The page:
Using vRA 7.3 Workload Placement with vROps 6.6

The latest vROps major version 6.6 introduced an interesting feature called Workload Balancing. The clusters in vSphere tend to get unbalanced as workloads mature, and this feature makes it possible to automate the movement of VMs between vSphere clusters and datastores using vROps metrics.

vRealize Automation 7.3 also has a new feature called Workload Placement, where it uses vROps to get metrics about the target environment and to make better decisions where to place a particular machine. Without vROps, vRA places the workloads to suitable reservations that can fulfil the machine request requirements. In case there are more than one options, vRA uses the priorities set in Reservations and datastores for placement. It doesn’t take the current CPU/memory load in to consideration. The new Workload Placement leverages the vROps feature mentioned earlier for more intelligent machine placement, but there are some major limitations. If you are using Storage Reservation Policies, things get tricky. Setting this up is relatively easy, but the documentation fails to mention everything. Let’s have a look at how the feature is configured and what the limitations are.

Start with getting vROps in order. The workload placement only works with vROps 6.6, so make sure you got the correct version before doing anything else. Log in to vROps and navigate to Environment -> Custom Groups. We want to make a custom group containing all the vRA managed ESXi hosts so we can attach a special policy to them. This is not absolutely necessary, but recommended.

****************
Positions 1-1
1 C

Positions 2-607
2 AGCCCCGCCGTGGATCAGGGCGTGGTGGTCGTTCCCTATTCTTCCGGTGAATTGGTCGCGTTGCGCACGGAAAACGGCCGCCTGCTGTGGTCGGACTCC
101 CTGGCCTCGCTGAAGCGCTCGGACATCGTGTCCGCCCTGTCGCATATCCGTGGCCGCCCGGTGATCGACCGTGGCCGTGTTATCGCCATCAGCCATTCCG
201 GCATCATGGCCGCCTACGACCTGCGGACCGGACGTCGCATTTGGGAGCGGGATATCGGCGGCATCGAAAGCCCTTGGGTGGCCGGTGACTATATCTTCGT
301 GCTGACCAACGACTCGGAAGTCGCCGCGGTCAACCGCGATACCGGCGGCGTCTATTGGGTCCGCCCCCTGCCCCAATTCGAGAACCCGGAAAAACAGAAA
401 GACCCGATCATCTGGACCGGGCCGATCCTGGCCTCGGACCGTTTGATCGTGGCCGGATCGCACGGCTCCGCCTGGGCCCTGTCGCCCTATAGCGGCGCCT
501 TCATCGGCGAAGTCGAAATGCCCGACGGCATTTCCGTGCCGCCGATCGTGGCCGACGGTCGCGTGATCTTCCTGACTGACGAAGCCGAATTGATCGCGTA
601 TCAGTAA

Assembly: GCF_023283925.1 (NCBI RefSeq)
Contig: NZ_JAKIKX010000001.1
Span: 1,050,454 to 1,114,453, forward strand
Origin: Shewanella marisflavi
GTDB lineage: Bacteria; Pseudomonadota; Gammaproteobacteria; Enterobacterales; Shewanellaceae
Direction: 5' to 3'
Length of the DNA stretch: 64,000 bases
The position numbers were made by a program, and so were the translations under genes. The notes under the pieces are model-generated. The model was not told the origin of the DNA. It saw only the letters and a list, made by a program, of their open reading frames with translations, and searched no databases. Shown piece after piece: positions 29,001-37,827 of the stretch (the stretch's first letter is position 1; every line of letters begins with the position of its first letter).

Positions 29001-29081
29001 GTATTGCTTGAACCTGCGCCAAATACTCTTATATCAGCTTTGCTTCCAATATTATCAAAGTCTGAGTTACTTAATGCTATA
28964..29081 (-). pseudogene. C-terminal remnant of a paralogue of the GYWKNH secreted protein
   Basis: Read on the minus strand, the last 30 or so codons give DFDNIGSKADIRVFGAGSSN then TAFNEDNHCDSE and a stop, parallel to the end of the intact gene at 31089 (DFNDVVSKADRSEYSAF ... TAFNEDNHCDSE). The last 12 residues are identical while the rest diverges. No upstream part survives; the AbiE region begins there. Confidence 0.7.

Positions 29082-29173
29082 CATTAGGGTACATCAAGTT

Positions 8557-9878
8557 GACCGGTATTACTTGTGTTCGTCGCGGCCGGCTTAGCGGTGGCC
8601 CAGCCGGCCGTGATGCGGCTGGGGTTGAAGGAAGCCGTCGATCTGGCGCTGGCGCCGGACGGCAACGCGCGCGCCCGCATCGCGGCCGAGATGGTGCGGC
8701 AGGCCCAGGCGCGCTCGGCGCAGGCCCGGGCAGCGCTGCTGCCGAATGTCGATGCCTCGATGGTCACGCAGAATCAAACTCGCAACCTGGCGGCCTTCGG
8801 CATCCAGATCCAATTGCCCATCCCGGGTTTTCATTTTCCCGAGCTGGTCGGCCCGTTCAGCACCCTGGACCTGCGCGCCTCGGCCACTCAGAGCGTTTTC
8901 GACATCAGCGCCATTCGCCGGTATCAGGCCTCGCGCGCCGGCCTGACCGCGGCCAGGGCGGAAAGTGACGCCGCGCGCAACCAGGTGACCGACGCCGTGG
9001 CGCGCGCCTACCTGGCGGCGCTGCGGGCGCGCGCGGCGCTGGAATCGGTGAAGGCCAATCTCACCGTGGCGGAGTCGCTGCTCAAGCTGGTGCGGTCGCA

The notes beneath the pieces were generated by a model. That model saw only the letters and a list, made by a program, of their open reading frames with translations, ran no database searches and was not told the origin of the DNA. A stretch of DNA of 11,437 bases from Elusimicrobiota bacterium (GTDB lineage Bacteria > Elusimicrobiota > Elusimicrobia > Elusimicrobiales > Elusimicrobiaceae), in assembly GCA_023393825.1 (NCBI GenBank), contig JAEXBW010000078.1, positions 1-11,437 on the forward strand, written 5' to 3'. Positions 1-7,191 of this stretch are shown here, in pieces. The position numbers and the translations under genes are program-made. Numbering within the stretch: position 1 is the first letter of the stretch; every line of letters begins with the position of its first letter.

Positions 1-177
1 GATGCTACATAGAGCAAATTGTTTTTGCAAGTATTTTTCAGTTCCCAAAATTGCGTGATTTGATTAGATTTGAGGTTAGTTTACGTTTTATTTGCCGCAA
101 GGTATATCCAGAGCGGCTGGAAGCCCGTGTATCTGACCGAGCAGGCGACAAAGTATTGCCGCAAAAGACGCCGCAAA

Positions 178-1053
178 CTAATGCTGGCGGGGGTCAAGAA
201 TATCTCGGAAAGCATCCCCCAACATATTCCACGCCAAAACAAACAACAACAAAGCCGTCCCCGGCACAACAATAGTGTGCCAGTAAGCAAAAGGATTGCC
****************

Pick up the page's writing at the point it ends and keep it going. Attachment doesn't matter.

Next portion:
Next step is to create the workload balancing policy. Go to Administration -> Policies -> Policy Library and create a new one. You can base that on the default policy. Change the Workload Balance settings as you see fit in your environment and attach the policy to the custom group created before. You could also use the default policy if you wanted to.


You will also need a vROps Management Pack for vRealize Automation v3.0. Install the pack from here. Note that the download package actually says v.2.3, but when you import it to vROps it shows as 3.0. Go figure.

vRA needs a user account with sufficient privileges to connect to vROps. It’s recommended to create a new account in AD and use it and not any default admin account. For guidance on the needed user rights, follow this doc. After the account is up and running, vROps is done for Workload Balancing. You may notice that the Rebalance and Scheduling buttons are greyed out in Workload Balance tab. That’s one of the limitations when working with vRA. Let’s look at those later on after the configuration is done.

Now that vROps is sorted, vRA needs a couple of steps as well. The Workload Placement needs to be enabled in Infrastructure -> Reservations -> Placement Policy.


The one thing the docs fail to mention is that you also need to configure a new vROps Endpoint in vRA. This is an easy step, but this is where you need the new AD account. Navigate to Infrastructure -> Endpoints -> Endpoints and the vROps Endpoint under Monitoring. One thing to note with vROps authentication is that the user accounts should be inserted in “user@domain@source” format where the source is the name of the AD server in vROps. While you are in there, you could also enable the Metrics collection in Administration -> Reclamation -> Metrics Provider. This step is not needed for the workload placement, but it’s a neat thing to have since you have everything configured anyway. More info here.